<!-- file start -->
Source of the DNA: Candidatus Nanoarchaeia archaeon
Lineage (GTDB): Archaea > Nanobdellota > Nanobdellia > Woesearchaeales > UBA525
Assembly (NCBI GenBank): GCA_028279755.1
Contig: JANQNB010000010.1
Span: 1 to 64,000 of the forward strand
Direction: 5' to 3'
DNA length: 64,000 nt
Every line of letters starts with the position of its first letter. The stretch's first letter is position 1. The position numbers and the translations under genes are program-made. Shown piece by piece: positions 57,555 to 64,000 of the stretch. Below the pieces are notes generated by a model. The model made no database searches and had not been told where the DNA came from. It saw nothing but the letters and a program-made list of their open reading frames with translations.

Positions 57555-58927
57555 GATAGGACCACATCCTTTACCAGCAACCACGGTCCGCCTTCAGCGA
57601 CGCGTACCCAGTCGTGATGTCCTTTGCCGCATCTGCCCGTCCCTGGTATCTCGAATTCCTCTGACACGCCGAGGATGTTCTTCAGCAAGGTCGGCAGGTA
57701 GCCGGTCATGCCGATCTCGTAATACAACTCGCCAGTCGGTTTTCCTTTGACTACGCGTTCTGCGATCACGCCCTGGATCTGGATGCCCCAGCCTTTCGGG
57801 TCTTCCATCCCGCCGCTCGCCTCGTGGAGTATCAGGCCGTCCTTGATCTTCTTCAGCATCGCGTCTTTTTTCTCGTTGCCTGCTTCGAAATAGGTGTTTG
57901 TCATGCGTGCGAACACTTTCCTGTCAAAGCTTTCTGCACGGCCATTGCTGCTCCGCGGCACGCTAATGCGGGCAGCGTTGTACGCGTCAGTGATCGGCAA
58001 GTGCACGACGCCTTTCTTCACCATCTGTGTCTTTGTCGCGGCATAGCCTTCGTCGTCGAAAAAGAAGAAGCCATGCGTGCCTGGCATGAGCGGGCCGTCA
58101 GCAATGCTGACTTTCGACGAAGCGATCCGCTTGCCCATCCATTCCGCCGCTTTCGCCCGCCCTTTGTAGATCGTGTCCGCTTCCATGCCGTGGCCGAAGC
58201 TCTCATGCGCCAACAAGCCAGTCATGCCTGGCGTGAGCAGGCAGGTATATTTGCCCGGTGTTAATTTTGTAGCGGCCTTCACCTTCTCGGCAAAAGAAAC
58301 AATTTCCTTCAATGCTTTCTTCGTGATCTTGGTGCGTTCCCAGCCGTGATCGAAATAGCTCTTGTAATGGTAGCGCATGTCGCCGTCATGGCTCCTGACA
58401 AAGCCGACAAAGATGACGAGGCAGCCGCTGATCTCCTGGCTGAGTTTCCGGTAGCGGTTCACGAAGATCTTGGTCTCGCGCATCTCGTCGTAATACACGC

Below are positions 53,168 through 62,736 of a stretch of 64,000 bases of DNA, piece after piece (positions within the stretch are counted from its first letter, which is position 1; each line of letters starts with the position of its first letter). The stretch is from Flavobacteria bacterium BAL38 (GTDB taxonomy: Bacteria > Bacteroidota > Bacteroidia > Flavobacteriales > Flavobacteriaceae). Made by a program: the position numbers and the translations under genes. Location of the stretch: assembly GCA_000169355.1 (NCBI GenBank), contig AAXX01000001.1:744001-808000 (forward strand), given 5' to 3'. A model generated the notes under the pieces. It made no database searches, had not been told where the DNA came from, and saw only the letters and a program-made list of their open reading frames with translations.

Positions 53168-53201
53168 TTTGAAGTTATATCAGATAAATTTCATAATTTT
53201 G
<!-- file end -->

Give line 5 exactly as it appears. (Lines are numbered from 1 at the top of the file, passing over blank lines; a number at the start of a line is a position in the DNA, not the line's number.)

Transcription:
Span: 1 to 64,000 of the forward strand